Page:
1981) and the Intelligence Authorization Act for FY1993 (P.L. 102-496)18 clarified
and strengthened the DCI’s role. The Intelligence Reform and Terrorism Prevention
Act of 2004 (P.L. 108-458) gave the newly established position of Director of
National Intelligence (DNI) authority to coordinate intelligence activities across the
government and to manage the NIP. The DNI has specific responsibilities for
developing and determining the annual consolidated NIP budget. The DNI also
participates in the development of the MIP which is the responsibility of the
Secretary of Defense.
A key factor encouraging consolidated review of the intelligence budget has
been increasingly detailed oversight by Congress. Efforts in the 1950s and 1960s to
establish intelligence committees or to involve a larger number of Members in
intelligence oversight were rebuffed, with oversight remaining in the hands of a small
number of senior members. This situation was altered in the aftermath of the
Vietnam War. In reaction to a series of revelations about allegedly illegal and
improper activities by intelligence agencies in 1975, Congress created two
(temporary) select committees to investigate the CIA and other intelligence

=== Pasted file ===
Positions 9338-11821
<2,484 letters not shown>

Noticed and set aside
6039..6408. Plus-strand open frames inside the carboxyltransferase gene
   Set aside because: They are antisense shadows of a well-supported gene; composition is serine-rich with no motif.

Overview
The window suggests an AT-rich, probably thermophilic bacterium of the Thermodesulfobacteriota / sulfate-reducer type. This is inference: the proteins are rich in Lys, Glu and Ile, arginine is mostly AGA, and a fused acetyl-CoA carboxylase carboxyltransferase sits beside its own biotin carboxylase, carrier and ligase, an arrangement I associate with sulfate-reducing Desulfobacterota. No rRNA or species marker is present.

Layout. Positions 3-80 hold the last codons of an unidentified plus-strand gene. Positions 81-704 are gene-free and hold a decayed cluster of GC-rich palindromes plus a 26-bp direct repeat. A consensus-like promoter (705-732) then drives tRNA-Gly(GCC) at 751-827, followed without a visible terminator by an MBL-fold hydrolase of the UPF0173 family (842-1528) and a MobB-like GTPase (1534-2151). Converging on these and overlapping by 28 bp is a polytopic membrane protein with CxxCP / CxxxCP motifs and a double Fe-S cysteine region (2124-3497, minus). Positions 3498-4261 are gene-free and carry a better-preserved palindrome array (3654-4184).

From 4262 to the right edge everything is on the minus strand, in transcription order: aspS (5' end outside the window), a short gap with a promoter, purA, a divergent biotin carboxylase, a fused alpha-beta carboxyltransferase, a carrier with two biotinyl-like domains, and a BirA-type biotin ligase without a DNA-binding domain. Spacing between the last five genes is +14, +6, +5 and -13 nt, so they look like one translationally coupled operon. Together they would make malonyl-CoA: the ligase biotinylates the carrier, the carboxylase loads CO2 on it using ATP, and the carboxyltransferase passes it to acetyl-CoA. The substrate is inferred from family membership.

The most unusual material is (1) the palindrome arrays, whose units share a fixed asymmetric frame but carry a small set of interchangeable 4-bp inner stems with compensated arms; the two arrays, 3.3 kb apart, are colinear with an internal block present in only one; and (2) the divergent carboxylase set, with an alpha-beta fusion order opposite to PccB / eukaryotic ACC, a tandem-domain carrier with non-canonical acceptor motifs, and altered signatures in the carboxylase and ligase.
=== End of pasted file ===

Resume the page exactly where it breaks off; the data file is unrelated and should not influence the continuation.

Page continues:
16 Quoted in Dwayne A. Day, John M. Logsdon, and Brian Latell, eds., Eye in the Sky: the
Story of the Corona Spy Satellites (Washington: Smithsonian Institution Press, 1998), p. 1.
17 By Executive Order 11905 of February 18, 1975.
18 Section 104(b) of this legislation modified the National Security Act of 1947 to provide
that “The Director of Central Intelligence shall provide guidance to elements of the
intelligence community for the preparation of their annual budgets and shall approve such
budgets before their incorporation in the National Foreign Intelligence Program.”
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intelligence issues and conducted well-publicized hearings. Although budgetary
issues were not at the heart of the investigations, there emerged a consensus that
congressional oversight of intelligence agencies needed to be strengthened and
formalized and permanent intelligence committees established. There was also